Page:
The anti-fascists are wearing their sweatpants today. Tennis shoes are a must. They’ve been told to wear something breathable — no masks, no bandanas, no armor. Almost nobody wears black (almost nobody).
Gym members drift in through the door of the Breakaway Social Center in the Little Village neighborhood on Chicago’s West Side. The two-story corner building was once home to a $10-a-haircut barbershop, but now the walls are lined with posters bearing anarchist symbols and advertising a recent lecture on militant suffragettes.
The couches are pushed back to the walls, next to shelves stacked with political journals. On the floor, warm-ups begin. The class splits into small groups to learn a couple new moves — thrust kicks, palm heel strikes.
Lean in, turn hips for momentum, and follow through once, striking the jaw — that’s how to punch a neo-Nazi.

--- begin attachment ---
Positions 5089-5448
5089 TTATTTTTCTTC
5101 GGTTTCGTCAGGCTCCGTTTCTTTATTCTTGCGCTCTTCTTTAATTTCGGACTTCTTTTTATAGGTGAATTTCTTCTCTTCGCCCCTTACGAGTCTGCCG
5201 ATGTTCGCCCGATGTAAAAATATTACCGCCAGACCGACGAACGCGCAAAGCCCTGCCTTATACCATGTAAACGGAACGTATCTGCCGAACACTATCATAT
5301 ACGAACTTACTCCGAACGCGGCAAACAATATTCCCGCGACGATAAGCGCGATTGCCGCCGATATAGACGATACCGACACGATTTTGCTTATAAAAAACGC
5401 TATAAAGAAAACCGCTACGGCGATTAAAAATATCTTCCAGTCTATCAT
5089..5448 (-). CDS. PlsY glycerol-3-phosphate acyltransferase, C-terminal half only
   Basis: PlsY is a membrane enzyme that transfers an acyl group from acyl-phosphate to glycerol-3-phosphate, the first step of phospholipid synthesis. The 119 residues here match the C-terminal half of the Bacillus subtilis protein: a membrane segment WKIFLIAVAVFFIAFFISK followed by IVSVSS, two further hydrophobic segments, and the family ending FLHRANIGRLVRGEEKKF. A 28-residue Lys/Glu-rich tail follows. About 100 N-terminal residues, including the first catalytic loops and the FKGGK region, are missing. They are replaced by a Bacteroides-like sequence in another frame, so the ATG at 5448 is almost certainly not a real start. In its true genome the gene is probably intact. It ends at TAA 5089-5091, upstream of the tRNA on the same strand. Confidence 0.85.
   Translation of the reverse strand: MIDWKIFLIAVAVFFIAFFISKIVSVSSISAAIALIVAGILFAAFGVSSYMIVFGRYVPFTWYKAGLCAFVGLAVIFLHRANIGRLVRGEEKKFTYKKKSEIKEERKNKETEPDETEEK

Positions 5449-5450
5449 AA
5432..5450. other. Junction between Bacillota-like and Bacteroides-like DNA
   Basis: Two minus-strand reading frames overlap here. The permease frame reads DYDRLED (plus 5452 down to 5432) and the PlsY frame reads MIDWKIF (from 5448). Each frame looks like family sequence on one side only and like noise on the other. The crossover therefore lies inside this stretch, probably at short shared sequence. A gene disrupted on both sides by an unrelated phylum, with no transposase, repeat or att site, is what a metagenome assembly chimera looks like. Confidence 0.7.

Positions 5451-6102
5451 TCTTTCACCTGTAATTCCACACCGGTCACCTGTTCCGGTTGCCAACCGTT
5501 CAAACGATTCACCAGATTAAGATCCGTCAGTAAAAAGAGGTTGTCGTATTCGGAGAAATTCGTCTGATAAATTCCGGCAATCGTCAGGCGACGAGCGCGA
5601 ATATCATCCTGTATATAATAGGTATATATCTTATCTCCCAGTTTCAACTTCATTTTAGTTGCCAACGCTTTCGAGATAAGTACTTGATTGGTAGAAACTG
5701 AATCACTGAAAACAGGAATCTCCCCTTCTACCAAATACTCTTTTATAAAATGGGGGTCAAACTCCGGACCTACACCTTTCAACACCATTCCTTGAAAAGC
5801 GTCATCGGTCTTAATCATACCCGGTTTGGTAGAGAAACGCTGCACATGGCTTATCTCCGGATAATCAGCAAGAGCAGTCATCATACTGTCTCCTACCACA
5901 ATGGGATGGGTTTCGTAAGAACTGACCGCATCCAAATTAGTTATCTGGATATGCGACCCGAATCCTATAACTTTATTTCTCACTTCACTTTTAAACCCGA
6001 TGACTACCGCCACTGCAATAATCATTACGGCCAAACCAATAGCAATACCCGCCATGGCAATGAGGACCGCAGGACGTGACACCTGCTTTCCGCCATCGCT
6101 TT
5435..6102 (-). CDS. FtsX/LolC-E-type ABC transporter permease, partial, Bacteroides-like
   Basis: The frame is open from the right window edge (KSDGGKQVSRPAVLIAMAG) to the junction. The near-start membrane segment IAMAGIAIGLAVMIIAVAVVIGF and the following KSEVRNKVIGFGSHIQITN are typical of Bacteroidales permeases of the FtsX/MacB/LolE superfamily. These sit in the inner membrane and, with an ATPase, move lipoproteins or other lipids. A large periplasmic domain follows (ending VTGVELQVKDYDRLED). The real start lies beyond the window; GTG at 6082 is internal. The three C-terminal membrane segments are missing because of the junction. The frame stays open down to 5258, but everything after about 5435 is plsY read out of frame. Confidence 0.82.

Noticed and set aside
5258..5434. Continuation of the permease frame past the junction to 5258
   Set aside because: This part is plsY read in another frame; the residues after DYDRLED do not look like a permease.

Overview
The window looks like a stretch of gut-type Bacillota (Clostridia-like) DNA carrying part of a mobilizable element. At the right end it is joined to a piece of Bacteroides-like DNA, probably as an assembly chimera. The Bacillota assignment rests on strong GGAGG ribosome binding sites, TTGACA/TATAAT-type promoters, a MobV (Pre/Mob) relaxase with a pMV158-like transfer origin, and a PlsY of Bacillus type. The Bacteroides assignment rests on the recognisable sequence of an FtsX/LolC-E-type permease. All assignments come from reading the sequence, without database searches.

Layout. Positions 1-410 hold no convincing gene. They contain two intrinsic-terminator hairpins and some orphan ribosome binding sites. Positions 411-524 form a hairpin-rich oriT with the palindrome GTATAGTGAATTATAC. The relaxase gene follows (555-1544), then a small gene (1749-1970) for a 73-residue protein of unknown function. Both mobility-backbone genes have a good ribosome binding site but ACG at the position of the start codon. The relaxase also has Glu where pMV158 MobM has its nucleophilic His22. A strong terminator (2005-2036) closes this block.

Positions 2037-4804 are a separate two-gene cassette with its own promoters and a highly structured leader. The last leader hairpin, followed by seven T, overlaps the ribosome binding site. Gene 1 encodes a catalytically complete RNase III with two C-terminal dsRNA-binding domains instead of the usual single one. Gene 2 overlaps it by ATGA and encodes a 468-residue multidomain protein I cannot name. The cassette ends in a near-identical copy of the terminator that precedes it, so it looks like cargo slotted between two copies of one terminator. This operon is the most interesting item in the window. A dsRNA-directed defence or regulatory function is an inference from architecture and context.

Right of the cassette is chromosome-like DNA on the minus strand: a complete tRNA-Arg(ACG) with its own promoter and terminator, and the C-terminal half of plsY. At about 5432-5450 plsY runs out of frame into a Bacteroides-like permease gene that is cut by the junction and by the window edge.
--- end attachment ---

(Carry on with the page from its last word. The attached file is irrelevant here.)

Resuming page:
One of the gym’s organizers, who goes by Meyer Lanski (a play on the Jewish gangster Meyer Lansky), instructs participants to stand in line. Lanski, 32, holds out a kick shield and braces himself to receive their blows. Even some of the new participants are landing their kicks. Within the hour, the women and men start sparring, learning self-defense tactics they can use in their private lives, or at protests.
The Haymaker Collective is one of many anti-fascist groups that began offering self-defense courses in the wake of Donald Trump’s election and the political upheaval that has followed. Some groups train their members for unforeseen attacks, while other antifa organize more militant trainings to equip people with arms or prepare them for confrontations at protests.